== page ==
GRAND RAPIDS, Mich. (WOOD) - Earlier this week, 24 Hour News 8 reported about technology that helped identify the whereabouts of a missing Holland woman: A camera that reads license plates numbers provided evidence that suggests Emelene VanDyke is safe and in New Mexico.
That same technology is now on the streets of Grand Rapids. It will flag vehicles parked along a street that were part of a crime or whose driver owes money for parking tickets.
An officer has only so much time during his or her shift to check license plates.
"I would have to stop, manually enter the plate into the computer, and wait for it to compare it to the LEAN database or the Secretary of State," explained Grand Rapids Police Department Sgt. Geoffrey Collard.
The cameras sitting on top of four GRPD patrol cars will allow that same officer to check up to 5,000 plates each shift.
24 Hour News 8 reported about the plate reading system when GRPD first tried them last summer. The department has since bought four Automated License Plate Recognition (ALPR) systems.
As an officer drives down a street, the camera captures license plates on both sides of the street. A computer then reads the numbers and, if they are in any law enforcement database, lets the officer know an investigation should be conducted.
"If you had a vehicle associated with an Amber Alert, the officer on the street could enter it into this computer and the system would automatically be searching for that vehicle," said Collard, who helped evaluate the system.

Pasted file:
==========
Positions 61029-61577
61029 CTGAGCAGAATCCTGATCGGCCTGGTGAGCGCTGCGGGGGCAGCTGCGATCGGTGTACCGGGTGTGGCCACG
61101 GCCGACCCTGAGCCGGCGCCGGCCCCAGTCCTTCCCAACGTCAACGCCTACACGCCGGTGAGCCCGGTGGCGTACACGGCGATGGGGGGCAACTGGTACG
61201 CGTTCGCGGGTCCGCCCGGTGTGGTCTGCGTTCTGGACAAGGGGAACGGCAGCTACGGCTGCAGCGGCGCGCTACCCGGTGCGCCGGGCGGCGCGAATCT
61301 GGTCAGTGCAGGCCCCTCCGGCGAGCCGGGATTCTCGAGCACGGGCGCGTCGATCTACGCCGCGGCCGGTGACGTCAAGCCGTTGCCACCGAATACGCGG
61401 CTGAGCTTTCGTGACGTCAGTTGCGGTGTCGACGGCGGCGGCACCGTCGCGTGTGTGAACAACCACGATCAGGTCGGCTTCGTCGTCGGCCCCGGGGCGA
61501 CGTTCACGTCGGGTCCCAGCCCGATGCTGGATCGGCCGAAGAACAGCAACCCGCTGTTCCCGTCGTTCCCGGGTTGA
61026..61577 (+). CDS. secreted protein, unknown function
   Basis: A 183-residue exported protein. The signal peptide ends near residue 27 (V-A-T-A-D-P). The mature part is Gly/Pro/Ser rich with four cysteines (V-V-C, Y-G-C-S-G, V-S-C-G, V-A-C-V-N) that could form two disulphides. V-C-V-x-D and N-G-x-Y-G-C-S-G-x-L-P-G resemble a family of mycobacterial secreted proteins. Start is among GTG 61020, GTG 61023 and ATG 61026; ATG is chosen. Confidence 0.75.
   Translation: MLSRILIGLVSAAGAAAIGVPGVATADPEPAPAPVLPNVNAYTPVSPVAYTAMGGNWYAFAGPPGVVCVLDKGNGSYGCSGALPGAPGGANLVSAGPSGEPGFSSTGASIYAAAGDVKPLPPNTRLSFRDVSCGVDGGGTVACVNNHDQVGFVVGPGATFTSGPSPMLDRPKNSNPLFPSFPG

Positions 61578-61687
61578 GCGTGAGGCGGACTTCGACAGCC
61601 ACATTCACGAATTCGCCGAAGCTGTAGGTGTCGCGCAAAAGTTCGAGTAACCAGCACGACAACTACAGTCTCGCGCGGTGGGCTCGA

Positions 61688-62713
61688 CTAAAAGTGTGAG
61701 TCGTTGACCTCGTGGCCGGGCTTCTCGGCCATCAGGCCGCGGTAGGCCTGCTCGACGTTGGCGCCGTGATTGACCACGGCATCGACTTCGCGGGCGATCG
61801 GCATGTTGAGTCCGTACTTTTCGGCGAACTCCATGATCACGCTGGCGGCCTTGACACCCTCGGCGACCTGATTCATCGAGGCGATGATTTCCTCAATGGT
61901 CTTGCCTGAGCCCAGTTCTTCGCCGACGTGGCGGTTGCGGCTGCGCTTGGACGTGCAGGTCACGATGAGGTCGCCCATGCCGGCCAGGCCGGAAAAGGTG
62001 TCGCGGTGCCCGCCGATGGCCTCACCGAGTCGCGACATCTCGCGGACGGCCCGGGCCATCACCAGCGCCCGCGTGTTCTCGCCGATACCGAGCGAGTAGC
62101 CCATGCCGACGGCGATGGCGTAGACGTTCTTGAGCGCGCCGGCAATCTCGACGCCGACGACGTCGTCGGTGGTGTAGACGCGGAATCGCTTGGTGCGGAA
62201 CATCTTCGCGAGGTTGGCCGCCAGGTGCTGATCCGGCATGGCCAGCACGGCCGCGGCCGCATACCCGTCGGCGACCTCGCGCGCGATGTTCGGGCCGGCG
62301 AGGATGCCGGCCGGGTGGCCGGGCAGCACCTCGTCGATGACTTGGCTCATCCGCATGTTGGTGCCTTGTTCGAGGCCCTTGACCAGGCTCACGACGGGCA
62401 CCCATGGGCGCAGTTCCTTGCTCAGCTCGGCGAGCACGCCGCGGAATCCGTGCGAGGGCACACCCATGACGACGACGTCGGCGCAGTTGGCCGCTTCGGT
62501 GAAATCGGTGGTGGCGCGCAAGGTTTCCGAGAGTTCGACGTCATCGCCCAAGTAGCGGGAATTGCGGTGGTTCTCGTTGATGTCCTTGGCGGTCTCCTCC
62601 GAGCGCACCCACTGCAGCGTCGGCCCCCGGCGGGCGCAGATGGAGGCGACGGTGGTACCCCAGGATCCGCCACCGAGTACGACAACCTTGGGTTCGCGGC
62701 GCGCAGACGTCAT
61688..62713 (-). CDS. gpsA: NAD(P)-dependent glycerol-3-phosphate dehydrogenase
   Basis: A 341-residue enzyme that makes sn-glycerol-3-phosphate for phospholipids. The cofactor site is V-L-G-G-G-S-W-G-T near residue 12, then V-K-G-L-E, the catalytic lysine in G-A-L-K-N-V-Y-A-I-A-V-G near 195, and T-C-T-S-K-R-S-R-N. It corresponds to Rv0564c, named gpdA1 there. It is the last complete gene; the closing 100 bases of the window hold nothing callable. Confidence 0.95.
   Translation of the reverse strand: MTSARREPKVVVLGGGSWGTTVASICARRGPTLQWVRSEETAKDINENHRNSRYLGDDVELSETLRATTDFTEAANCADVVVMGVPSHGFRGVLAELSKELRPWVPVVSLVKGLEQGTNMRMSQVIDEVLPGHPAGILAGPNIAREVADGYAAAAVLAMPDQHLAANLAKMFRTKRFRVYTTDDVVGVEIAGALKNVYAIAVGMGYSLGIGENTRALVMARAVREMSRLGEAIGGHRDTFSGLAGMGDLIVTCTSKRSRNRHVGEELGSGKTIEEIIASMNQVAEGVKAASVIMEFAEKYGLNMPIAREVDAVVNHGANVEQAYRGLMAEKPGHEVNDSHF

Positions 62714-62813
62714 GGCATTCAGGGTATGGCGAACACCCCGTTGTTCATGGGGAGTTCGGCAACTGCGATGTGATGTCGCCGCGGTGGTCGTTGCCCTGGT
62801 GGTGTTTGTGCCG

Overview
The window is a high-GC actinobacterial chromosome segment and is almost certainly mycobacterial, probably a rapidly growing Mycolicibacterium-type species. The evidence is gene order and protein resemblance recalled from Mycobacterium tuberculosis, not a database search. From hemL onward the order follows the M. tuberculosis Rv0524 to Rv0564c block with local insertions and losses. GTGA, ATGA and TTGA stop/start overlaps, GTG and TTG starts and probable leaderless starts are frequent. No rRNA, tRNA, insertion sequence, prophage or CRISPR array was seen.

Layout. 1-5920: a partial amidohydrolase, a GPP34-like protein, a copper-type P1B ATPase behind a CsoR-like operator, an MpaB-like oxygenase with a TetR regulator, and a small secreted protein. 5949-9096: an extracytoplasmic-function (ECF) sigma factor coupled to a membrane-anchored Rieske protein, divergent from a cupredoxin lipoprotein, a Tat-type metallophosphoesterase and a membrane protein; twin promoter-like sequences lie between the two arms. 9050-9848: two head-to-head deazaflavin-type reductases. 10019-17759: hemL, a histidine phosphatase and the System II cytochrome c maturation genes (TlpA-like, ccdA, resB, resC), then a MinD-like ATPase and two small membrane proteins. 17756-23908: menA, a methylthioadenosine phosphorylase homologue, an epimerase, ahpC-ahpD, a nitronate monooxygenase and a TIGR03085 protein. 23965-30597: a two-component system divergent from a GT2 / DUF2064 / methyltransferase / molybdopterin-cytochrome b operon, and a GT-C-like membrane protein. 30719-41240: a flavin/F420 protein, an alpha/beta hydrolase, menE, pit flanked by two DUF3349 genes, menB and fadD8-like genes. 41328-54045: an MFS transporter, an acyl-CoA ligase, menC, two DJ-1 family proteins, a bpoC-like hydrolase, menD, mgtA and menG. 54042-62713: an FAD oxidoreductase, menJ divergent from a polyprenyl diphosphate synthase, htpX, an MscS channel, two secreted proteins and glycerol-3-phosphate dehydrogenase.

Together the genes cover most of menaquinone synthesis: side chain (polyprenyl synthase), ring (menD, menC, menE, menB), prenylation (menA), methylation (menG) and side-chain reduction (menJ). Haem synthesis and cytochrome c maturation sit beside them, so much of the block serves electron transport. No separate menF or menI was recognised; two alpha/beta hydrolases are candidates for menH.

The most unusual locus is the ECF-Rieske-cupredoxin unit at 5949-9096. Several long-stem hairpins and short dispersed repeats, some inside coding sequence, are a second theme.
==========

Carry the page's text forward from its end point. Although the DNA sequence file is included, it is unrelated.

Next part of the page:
The system is also tied to the City Treasurer's Office, which tracks unpaid parking tickets.
"Our high expectation of this technology were reenforced last week during an afternoon testing period in which the system recovered a stolen vehicle, and located two vehicles with six or more parking tickets," said GRPD Capt. Dave Kiddle.
As for privacy issues, officers say they're still checking something in plain view. This just does it faster.
"It can be used to create probable cause to make a traffic stop potentially, depending on what the information was that is projected on the screen," Kiddle told 24 Hour News 8.
What happens after the computers read the plates is another concern, especially if the information on a vehicle not involved in a crime is stored.
Kiddle says GRPD will store the numbers for one year for situations such as a detectives trying to match a plate with a location.
"We do have policy in place that restricts how search can be made throughout the system, what reason they can be made and obviously, only authorized personnel have access to that data base," he said.
The City's Transformation Fund covers the $94,000 price tag for the technology. That is money generated from the 2010 income tax hike, which is supposed to pay for ideas and technology that helps the City maintain a certain level of service in the face of ever shrinking budgets.
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